Question about 1988 Land Rover Range Rover
After 15 minutes of driving the gear selected get very hot
Check the oil level and the type of oil in the gear box. If too much oil -that will make it hot. If too little oil -that will make it hot. IF the oil is not right viscosity -that will make it hot. get a infrared thermometer and read the gear box temperature to get an idea of the oil temperature as what feels hot on the stick may be operating temperature of the oil
Posted on Dec 26, 2013
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Posted on Jan 02, 2017
I'm a Land Rover owner myself - old school Series models.
This sounds like major gearbox trouble.
As the selector shafts are different for gears #2 and #4, I may be inclined to think there is an external problem around the base of the gearlever.
Probably cheaper to have a look here first.
If you've been offroading, it's possible you've managed to get a stone in there.
With the covers off the transmission, if there is no fault externally that you can see, then the gearbox may have to be stripped to find the obstruction.
You can always join one of the Landrover forums to assist on this and other matters.
Hope this helps you. If it does, please rate as Fixya! Thanks.
Posted on Jun 16, 2008
This might sound odd, but it could be the gearbox output shaft bearing. If the transmission sounds noisier than it did, this could be the issue. Only way to check is to take off the transfer box. Not a major job, but takes a while. Some good fault code readers will read transmission codes, and allow you to see in real time what the sensor is doing - if the sensor suddenly loses signal, then it is very likely to be the a bearing (output shaft bearing most likely) that is at fault, causing the sensor ring to move too far from the sensor. Best guess, but could be other things, so don't go taking that transfer box off without getting a road test with a good fault code reader on it - or find someone with a portable oscilloscope and put that across the sensor - you should be able to see nice square wave pulses - if they get bigger and smaller (variable amplitude), that's your problem. If not, the fault lies elsewhere.
Posted on Aug 03, 2009
I am having head gaskets replaced as we speak.. extra pressure in overflow tank? water bubbling? your done..New Gaskets.. you may have an air lock? pray.. radiator blocked? doubtful.. do not let engine overheat....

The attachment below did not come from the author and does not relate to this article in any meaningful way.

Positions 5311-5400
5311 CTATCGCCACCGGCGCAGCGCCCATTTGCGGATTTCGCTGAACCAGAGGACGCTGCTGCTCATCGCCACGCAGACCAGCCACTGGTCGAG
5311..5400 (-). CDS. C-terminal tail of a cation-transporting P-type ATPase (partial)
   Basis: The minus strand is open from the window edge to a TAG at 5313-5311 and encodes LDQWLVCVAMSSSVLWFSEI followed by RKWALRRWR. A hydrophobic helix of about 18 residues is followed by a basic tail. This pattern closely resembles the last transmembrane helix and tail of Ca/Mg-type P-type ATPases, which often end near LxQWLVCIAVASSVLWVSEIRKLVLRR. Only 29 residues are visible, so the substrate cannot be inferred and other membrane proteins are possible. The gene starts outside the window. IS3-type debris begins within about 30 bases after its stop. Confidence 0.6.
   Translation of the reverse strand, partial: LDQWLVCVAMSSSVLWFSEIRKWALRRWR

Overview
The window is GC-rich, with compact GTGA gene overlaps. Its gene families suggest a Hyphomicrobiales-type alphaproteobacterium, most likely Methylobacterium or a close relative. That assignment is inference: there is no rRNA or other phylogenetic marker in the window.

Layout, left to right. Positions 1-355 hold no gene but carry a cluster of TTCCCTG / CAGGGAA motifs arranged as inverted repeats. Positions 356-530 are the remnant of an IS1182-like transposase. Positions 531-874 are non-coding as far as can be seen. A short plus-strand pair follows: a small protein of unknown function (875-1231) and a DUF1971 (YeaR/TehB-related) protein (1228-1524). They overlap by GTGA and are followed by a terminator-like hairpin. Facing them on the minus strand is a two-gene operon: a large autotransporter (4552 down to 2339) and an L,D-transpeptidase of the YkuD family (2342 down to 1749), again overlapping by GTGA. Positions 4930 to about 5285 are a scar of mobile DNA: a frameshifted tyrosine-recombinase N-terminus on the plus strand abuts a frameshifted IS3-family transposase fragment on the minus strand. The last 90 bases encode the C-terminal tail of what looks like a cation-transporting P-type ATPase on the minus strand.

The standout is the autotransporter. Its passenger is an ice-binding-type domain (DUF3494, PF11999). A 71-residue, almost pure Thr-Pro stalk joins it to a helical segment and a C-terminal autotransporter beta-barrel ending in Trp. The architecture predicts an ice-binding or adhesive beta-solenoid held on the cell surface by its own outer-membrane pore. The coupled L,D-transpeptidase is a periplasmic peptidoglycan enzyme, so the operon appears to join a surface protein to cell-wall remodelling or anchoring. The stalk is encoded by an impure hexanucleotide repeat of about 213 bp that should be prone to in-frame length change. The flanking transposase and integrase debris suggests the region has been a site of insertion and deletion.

Posted on Feb 12, 2010
My sincere apologies for the delayed response.
I am personally going back to answer your unanswered questions.
I have only been a free contributor to this site for the past 4-months.
Not sure if this what you need for the "P38" but it is for the 1996 Range Rover.
I do not know if you still need this information, but I am going ahead and answering it anyway.
Click on the following Link. It has the several Serpentine Belt Diagrams, one of which matches your specific vehicle with your particular options (AC, Power Steering etc..).
Standard Rule to Removal the Serpentine Belt:
1. Find the Tensioner(s). (See Diagrams on Link)
2. Rotate/Move the Tensioner away from contact with the belt and towards the area where the belt is not in contact with the Tensioner Pulley. The Tensioner is spring loaded, and is hard to rotate/move.
3. Remove the loosened belt off one of the other more easily accessed Pulleys.
Standard Rules for Installing the Serpentine Belt:
a. Pick a Pulley that is most easily accessed. This will usually be on top. This will be the last Pulley that the belt will go on.
b. Using the Diagram: Install the new Serpentine Belt on the remainder of the Pulleys....over, under, left right.
c. Using a Serpentine Belt Tensioner Tool or Wrench or Ratchet Tool: Rotate/Move the Tensioner Pulley/Arm "away" from Belt contact area on the Tensioner. This spring is pretty hard and with a new belt, it will be even harder to install. Rotate/Move this to as-close to the maximum allowed inorder to have enough slack in the belt to get it up and over the last pulley.
d. Using your other hand - Pull the Belt up and over the Last remaining Pulley.
e. Before releasing the pressure on the Tensioner, visually inspect the remainder Pulleys and the Belts' Positioning on them.
Let me know if this helped...
Posted on Mar 13, 2010
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